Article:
Attics and closets across North America can be invaded by two common types of moths who can terrorize homeowners' wool, fur, feathered and felt clothing. These pests - case-making and webbing moths - like to avoid the light and hide in people's clothing, causing serious damage to clothes as well as rugs and carpets.
People who discover clothes moths in their home will likely want to turn to pest management services to eradicate the problem and create a prevention plan to eliminate future risks. But, before you can call in pest control to come to the rescue, make sure you know how to spot a moth infestation.
Look for silk tubes
Of course, holes in your sweaters or clothing are the most famous tell-tale signs of clothes moths, but silk tubes can also be a warning of future damage. These silk tubes can be found in covered dark areas, like under the collars of shirts.
Holes and material damage are also warning signs, but may not always be obvious. Fabric damage is usually in hidden areas like the collar or cuffs. With furniture or carpet, the holes are commonly found in crevices and folds.
Webbing clothes moths can be more damaging than case-making moths and are commonly found throughout North America. Webbing moths are about 1/2 inch wing to wing and have a gold wing hue. Although the moth stage may be the easiest to identify, most of their damage is done to clothing during their larval stage, before they can fly.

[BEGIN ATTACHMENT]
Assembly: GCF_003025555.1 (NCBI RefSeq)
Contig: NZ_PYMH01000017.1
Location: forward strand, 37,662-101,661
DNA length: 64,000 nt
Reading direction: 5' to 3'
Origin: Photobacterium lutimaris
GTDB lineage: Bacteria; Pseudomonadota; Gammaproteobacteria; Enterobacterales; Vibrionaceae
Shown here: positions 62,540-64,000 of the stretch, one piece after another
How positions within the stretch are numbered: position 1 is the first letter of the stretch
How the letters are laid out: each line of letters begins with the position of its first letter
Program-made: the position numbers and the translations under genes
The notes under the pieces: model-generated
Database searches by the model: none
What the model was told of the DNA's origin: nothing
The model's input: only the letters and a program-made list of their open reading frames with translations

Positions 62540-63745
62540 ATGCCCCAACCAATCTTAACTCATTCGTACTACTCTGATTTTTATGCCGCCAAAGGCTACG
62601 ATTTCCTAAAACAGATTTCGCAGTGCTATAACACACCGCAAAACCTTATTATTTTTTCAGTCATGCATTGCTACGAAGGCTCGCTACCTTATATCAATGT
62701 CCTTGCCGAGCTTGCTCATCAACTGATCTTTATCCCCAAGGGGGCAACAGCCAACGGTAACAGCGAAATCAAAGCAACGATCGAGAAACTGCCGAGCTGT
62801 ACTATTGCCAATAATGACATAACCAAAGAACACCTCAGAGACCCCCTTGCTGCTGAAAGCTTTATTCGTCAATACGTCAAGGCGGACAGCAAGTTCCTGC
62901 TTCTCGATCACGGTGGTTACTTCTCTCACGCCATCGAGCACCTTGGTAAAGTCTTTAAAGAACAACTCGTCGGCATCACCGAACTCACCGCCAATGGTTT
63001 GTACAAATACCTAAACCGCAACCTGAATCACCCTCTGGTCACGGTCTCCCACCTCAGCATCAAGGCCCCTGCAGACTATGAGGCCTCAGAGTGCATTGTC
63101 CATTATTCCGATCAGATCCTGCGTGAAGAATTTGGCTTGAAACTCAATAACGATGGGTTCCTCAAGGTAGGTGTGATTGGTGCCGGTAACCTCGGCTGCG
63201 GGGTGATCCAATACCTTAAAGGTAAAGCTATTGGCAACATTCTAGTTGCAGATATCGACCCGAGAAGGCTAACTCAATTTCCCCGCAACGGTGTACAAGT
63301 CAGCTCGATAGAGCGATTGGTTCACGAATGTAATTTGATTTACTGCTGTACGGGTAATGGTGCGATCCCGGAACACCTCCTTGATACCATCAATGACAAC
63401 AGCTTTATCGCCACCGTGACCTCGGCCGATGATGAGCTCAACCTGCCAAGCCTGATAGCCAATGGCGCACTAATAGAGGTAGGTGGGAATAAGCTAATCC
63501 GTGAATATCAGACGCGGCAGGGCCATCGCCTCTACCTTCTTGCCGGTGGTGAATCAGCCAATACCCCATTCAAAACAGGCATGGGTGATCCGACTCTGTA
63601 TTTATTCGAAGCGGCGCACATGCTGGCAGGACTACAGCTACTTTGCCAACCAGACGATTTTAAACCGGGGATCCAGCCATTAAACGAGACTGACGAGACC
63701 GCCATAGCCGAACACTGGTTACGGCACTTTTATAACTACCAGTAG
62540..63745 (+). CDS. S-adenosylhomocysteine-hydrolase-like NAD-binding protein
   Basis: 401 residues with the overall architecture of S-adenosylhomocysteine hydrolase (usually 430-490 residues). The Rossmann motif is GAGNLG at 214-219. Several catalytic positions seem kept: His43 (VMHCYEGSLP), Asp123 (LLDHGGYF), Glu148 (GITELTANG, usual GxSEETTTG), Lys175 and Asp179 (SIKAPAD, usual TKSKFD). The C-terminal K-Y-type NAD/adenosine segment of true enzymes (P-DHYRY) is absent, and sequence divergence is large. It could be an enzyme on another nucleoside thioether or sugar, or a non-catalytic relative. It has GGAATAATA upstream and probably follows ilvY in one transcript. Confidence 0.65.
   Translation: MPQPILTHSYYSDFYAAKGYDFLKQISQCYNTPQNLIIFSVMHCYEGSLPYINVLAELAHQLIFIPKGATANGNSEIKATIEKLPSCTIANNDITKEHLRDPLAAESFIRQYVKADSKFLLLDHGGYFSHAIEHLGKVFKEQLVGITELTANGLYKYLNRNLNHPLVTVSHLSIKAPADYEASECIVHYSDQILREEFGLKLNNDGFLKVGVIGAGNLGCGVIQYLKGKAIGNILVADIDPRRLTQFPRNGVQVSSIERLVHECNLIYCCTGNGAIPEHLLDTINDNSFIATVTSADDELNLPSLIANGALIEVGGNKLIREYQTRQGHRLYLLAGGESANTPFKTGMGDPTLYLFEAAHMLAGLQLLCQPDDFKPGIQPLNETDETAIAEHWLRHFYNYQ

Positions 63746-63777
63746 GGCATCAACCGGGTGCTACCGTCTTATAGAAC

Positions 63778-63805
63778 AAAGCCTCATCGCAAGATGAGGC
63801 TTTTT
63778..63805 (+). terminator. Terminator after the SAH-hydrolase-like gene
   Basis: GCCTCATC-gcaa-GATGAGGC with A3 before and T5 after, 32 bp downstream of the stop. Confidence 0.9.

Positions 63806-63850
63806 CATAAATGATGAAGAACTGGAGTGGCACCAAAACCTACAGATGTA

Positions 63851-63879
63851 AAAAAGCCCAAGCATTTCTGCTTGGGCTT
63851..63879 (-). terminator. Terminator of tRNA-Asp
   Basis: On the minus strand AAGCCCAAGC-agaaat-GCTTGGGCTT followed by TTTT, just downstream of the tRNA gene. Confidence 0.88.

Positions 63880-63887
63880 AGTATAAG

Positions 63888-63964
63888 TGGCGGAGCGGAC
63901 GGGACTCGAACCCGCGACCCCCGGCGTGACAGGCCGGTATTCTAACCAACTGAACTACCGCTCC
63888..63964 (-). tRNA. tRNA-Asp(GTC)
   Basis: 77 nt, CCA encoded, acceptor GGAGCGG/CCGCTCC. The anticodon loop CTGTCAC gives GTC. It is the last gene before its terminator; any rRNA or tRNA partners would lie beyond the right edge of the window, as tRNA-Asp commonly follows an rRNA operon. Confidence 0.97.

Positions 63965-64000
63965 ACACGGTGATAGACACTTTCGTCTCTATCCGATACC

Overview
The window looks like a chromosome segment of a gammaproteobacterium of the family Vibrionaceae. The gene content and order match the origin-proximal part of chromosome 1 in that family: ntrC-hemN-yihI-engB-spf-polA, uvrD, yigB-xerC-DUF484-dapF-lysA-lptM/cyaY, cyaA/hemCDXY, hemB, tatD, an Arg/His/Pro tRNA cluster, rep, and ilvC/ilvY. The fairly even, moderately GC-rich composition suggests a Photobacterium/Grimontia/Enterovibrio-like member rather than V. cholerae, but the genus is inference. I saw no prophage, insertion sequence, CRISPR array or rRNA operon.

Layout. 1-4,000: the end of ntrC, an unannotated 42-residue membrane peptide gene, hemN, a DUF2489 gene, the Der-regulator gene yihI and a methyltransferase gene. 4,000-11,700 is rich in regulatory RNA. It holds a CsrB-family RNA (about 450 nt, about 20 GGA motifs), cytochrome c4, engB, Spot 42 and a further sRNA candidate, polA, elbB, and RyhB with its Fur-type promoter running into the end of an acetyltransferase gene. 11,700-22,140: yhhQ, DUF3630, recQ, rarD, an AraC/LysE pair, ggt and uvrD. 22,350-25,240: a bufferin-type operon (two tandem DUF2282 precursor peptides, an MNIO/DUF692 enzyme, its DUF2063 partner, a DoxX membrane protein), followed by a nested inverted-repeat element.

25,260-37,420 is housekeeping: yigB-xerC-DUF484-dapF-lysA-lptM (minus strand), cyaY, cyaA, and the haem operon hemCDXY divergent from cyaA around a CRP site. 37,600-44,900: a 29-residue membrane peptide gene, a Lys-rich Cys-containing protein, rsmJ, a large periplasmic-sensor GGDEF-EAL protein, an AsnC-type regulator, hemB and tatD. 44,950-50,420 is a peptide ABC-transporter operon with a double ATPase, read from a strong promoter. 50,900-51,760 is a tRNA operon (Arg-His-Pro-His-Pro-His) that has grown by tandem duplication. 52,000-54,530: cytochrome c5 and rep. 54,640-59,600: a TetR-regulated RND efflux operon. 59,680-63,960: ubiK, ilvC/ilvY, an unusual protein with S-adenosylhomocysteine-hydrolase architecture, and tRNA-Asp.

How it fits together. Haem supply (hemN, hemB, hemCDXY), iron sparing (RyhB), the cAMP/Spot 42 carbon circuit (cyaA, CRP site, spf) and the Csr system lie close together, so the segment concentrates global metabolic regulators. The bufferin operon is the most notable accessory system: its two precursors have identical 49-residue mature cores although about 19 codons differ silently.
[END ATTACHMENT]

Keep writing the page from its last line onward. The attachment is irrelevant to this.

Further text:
People commonly confuse clothes moths with food and grain moths. These insects may also require a call to pest control services, but are unlikely to cause serious damage to your clothing or upholstery.
Prevent moths from establishing themselves
The best defense against moths is thorough cleaning. Vacuuming your rugs, carpets and upholstered furniture regularly will destroy any moth eggs and prevent them from developing into damaging larvae. This goes for tapestries, delicate fabric artwork and hanging rugs as well, although care should be taken while cleaning these.
For stored clothing and rugs, cleaning can also help. By cleaning, people will destroy any eggs in these areas as well. As added protection, people should store clothing, especially wool and other vulnerable fabrics, in securely sealed containers.
If you do encounter an infestation, call a residential pest control agency to eliminate the issue and add preventative measures to repel these pests from settling in your attic, closet or furniture.